Dendroclimatology: Progress and Prospects (Google eBook)
M. K. Hughes, Thomas W. Swetnam, Henry F. Diaz
Springer, Oct 28, 2010 - Science - 380 pages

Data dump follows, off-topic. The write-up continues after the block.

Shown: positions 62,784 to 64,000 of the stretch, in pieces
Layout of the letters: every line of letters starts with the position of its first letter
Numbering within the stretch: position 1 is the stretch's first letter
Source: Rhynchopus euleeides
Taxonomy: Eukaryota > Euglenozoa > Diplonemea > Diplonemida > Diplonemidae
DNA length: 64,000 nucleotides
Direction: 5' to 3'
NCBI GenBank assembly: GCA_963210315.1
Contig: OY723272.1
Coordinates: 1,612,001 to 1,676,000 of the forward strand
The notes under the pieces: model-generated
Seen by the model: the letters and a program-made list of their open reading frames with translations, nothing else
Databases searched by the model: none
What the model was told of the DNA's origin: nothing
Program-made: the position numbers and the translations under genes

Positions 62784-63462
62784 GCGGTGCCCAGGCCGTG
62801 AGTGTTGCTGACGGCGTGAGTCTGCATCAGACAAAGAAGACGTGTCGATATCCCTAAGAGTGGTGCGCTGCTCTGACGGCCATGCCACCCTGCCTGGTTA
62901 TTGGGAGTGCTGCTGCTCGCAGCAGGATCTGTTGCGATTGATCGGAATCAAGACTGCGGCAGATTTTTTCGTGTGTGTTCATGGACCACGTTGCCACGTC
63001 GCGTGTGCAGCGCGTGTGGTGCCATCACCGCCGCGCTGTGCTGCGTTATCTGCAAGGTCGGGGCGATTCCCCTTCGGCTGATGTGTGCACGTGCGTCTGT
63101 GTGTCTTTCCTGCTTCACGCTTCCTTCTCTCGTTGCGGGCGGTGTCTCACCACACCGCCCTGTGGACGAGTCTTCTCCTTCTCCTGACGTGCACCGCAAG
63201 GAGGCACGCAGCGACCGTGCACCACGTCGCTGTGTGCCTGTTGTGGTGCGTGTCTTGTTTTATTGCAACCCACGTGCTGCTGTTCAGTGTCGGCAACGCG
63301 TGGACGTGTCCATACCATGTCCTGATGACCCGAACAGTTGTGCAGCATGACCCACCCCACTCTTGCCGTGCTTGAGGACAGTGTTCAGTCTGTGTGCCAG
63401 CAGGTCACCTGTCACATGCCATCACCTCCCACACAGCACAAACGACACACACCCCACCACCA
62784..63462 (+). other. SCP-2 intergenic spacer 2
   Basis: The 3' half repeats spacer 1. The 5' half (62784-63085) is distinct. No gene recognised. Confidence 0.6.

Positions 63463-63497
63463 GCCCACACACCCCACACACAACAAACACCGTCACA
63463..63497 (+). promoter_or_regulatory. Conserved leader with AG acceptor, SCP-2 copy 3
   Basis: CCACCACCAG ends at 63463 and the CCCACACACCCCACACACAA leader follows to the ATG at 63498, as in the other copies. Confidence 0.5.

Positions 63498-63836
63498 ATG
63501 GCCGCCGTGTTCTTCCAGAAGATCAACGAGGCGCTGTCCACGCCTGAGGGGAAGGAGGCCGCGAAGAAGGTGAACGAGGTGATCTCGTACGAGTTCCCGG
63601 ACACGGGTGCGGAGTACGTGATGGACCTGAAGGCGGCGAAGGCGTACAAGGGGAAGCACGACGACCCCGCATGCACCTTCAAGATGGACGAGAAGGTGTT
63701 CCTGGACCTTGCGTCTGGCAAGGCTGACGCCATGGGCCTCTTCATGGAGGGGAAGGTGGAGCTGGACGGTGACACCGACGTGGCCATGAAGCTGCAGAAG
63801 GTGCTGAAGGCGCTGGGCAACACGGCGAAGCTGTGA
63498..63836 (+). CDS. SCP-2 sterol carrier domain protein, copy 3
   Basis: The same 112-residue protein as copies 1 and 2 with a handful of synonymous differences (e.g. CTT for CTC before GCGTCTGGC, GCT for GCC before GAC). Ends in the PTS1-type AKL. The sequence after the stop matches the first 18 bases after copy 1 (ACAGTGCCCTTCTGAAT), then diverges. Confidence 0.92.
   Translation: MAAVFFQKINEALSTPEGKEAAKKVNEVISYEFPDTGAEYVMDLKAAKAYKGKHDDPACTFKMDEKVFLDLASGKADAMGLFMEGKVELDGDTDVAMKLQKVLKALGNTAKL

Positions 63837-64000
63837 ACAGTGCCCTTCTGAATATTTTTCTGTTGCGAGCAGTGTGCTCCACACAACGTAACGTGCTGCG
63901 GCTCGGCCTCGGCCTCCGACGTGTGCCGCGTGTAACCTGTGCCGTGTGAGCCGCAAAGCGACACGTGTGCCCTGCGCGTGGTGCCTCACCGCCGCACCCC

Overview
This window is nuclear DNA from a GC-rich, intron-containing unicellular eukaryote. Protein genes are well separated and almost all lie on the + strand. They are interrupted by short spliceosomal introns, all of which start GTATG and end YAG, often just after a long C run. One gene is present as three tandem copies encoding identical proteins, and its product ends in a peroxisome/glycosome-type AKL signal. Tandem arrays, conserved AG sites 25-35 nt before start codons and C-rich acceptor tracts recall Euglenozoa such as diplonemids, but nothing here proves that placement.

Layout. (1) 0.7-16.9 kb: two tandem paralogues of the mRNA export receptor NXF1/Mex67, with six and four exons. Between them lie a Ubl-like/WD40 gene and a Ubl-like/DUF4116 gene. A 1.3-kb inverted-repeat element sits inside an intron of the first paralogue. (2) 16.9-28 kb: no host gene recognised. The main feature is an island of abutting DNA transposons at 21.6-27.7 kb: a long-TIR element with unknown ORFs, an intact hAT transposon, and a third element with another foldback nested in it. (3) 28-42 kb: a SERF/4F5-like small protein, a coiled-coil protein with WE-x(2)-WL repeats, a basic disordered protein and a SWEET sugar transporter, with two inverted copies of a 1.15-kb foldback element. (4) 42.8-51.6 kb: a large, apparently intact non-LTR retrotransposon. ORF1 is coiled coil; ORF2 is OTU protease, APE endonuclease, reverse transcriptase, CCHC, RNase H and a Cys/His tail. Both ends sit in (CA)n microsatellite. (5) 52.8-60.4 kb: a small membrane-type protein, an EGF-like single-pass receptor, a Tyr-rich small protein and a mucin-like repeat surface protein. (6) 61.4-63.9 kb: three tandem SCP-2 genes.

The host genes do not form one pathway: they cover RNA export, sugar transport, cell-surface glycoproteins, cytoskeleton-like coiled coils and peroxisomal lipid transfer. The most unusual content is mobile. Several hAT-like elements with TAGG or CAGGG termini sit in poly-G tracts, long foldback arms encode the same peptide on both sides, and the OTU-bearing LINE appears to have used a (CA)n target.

A top priority in climate research is obtaining broad-extent and long-term data to support analyses of historical patterns and trends, and for model development and evaluation. Along with directly measured climate data from the present and recent past, it is important to obtain estimates of long past climate variations spanning multiple centuries and millennia. These longer time perspectives are needed for assessing the unusualness of recent climate changes, as well as for providing insight on the range, variation and overall dynamics of the climate system over time spans exceeding available records from instruments, such as rain gauges and thermometers. Tree rings have become increasingly valuable in providing this long-term information because extensive data networks have been developed in temperate and boreal zones of the Earth, and quantitative methods for analyzing these data have advanced. Tree rings are among the most useful paleoclimate information sources available because they provide a high degree of chronological accuracy, high replication, and extensive spatial coverage spanning recent centuries. With the expansion and extension of tree-ring data and analytical capacity new climatic insights from tree rings are being used in a variety of applications, including for interpretation of past changes in ecosystems and human societies. This volume presents an overview of the current state of dendroclimatology, its contributions over the last 30 years, and its future potential. The material included is useful not only to those who generate tree-ring records of past climate-dendroclimatologists, but also to users of their results-climatologists, hydrologists, ecologists and archeologists. With the pressing climatic questions of the 21st century demanding a deeper understanding of the climate system and our impact upon it, this thoughtful volume comes at critical moment. It will be of fundamental importance in not only guiding researchers, but in educating scientists and the interested lay person on the both incredible power and potential pitfalls of reconstructing climate using tree-ring analysis. , Glen M. MacDonald, UCLA Institute of the Environment, CA, USA This is an up-to-date treatment of all branches of tree-ring science, by the world s experts in the field, reminding us that tree rings are the most important source of proxy data on climate change. Should be read by all budding dendrochronology scientists. , Alan Robock, Rutgers University, NJ, USA
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